Allogeneic CAR T-cell therapy: the future of cancer care

In this Q&A, Dr Devon Shedlock discusses Poseida Therapeutics’ cancer treatment pipeline and the advances it has made towards developing chimeric antigen receptor (CAR) T-cell therapies for liquid and solid tumours.

CAR T-cell

Can you describe the cell therapy pipeline at Poseida?

Poseida Therapeutics is developing a new class of cell and gene therapies with the capacity to cure cancer and rare diseases. In cell therapy, we believe allogeneic (allo) CAR T cells are the future of cancer care. Using our proprietary genetic engineering technologies, we are advancing a pipeline of robust allo CAR T-cell product candidates, which are designed to provide a safe and efficacious “off-the-shelf” treatment for multiple myeloma, B-cell malignancies and various solid tumours.

We are excited to develop allo CAR T cells targeting haematologic malignancies with our cell therapy partner, Roche, announced1 in August 2022 and continue to advance internal CAR T-cell programmes focused on solid tumour indications.

Poseida’s allo CAR T-cell pipeline includes:

  • P-MUC1C-ALLO1: candidate targeting the C-terminal region of Mucin-1 expressed on solid tumours derived from epithelial cells, including breast and ovarian cancers, among many others
  • P-BCMA-ALLO1: candidate targeting B-cell maturation antigen (BCMA) being developed in partnership with Roche to treat relapsed/refractory multiple myeloma
  • dual CAR allo programmes: multiple candidates targeting either haematologic malignancies or solid tumours currently in pre‑clinical studies; these contain two fully functional CAR molecules to target cells that express at least one of the two intended targets
  • subject to ongoing learnings from our P-PSMA-101 autologous (auto) CAR T-cell programme currently in Phase I, we are also developing P-PSMA-ALLO1, an allo CAR T-cell product candidate targeting prostate-specific membrane antigen (PSMA) to treat metastatic castration-resistant prostate cancer (mCRPC).

What are you doing that is particularly innovative?

We are developing allo CAR T-cell therapies leveraging our core non-viral genetic engineering platform technologies:

  • Super piggyBac® DNA delivery system: a non-viral technology capable of inserting large genetic payloads into the cell genome
  • Cas-CLOVER™ site-specific gene editing system: a high-fidelity gene editing system that can make site-specific deletions, insertions and knock-ins in many cell types, with no to low off-target effects.

At Poseida, all our allo CAR T cells have a preponderance of early memory cells, especially many stem cell memory T cells (Tscm), which we expect will provide a more gradual, durable anticancer response with less toxicity. Tscm may also overcome potency limitations of CAR T cells in solid tumours due to their capacity to generate wave after wave of effector CAR T cells.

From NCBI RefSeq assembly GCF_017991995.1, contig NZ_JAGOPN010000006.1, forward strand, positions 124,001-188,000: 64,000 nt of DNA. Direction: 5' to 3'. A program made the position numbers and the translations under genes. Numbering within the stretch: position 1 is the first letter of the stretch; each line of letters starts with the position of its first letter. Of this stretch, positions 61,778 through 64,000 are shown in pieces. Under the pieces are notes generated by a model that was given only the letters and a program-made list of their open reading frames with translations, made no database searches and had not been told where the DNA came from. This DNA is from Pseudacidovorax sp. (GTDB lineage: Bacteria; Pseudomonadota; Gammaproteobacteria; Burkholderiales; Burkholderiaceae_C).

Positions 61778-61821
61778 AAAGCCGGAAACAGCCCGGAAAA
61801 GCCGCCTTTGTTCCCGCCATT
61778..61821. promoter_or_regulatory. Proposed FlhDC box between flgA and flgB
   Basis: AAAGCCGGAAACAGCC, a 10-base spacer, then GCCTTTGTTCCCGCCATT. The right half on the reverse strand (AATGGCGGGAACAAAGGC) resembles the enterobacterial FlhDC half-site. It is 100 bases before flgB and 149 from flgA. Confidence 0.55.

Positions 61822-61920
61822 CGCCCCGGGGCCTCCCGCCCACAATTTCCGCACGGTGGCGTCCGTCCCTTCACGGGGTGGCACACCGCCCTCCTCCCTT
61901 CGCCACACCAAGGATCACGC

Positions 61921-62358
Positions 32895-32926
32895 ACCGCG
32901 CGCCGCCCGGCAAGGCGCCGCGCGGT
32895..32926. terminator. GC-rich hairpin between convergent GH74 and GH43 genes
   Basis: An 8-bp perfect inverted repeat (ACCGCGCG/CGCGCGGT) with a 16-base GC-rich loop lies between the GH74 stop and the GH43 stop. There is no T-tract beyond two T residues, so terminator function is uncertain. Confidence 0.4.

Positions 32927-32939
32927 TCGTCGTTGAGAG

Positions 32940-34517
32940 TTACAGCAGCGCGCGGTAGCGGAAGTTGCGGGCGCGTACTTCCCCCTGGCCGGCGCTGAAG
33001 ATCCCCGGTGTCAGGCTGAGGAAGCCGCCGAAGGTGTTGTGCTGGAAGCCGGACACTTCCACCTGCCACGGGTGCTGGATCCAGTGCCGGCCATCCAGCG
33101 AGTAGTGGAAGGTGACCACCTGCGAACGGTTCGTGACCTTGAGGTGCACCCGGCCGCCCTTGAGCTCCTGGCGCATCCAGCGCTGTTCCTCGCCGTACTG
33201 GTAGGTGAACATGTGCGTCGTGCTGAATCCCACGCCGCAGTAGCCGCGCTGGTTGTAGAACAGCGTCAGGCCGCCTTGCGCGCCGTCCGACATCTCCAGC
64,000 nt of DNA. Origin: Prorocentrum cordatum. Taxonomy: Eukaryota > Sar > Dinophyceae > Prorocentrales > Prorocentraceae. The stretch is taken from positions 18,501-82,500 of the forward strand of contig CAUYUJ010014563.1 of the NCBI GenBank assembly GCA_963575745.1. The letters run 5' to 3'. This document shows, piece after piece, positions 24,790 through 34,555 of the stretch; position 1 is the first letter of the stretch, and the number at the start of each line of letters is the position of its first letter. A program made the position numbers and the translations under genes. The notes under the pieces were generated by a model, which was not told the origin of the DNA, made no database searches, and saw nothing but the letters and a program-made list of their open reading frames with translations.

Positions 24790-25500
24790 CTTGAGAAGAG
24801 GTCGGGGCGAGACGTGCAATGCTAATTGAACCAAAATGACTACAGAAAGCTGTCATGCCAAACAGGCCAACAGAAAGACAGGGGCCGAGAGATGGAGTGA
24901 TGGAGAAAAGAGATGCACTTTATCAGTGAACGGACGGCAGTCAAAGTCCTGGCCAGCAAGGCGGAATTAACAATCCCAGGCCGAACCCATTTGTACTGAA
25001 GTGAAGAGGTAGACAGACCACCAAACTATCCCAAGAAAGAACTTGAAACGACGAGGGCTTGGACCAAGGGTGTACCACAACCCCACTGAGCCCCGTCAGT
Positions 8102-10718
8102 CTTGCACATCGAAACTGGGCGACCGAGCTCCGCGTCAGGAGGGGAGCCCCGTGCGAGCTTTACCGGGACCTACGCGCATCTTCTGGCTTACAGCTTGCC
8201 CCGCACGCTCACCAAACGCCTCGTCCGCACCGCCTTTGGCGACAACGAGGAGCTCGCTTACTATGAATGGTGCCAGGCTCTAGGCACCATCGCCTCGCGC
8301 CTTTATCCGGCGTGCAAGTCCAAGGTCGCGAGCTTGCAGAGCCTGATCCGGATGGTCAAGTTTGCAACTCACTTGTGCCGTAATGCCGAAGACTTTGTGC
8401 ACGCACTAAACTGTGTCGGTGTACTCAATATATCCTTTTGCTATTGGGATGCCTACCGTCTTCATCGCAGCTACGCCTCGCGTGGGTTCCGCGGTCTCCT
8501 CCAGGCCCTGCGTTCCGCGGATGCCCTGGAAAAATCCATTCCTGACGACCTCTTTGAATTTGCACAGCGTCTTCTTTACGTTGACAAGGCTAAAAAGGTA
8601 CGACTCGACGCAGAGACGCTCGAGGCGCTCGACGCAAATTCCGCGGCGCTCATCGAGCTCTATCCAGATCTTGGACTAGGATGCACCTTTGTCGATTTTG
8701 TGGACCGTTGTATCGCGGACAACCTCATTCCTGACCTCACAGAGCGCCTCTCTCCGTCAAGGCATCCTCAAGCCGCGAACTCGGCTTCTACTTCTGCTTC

Our auto CAR T-cell clinical trials confirmed that CAR Tscm correlate with clinical responses as well as a safer therapy, resulting in lower rates of cytokine release syndrome (CRS) and neurotoxicity, requiring fewer intensive care unit (ICU) visits and enabling out-patient dosing in some cases. We have incorporated learnings from our P-BCMA-101 auto programme into P-BCMA-ALLO1. In addition, our dual CAR approach addresses single antigen loss and heterogeneous antigen expression and is advancing rapidly towards the clinic. Our booster molecule can produce up to hundreds of doses in a single manufacturing run by helping to prevent the undesirable consequences of T-cell receptor (TCR) disruption during manufacturing, known to severely affect CAR T-cell product quality and yield. In addition, a multitude of innovative armouring technologies are currently under development and poised for deployment in the clinic to enhance safety, efficacy, persistence and durability, if needed.

What are the main advantages of CAR T-cell therapies against cancer?

T cells are ideal for use in cell therapies against cancer since they are capable of extensive proliferation and serial killing in vivo, expanding a hundred- or thousand-fold to effectively kill tumour cells and deliver strong clinical responses. The early memory component of a CAR T-cell product, especially Tscm (defined by the ability for long-term persistence, self-renewal and multi-potency), may be capable of protection over time and in the case of tumour relapse.

Other cell modalities, such as CAR natural killer (NK) cells and CAR macrophages, are not capable of this level of proliferation and persistence and may require multiple doses to achieve comparable results as a single dose of a highly proliferative CAR Tscm product. CAR T cells derived from induced pluripotent cells are new but have yet to be clinically validated. By nature, these cells are monoclonal and it is unclear whether being monoclonal will yield any functional advantages over the more traditional polyclonal CAR T-cell therapy where semi‑random transgene insertion in the genomes of a polyclonal population of T cells produces a similarly polyclonal population of anticancer clones, each harbouring their own potentially separate functional advantages (eg, growth, killing, persistence). In this way, a functionally polyclonal CAR T-cell product may provide persistent tumour control and protection in a diverse patient population where each patient’s tumour, tumour microenvironment or tumour burden are distinct.

What are some of the challenges when developing CAR T-cell therapies? How can these be overcome?

Auto CAR T-cell manufacturing is challenging on many levels, which is why we and others are moving to allo manufacturing strategies. For example, auto CAR T-cell therapy is individualised, requires greater logistics and patient T cells are “beaten up” by multiple prior lines of therapy and prove less robust in many cases. These issues – along with manufacturing challenges, variable cell yields and poor phenotypic composition of product – are among the many reasons we have shifted our focus from auto to allo and why we believe the future of CAR T cells is allo.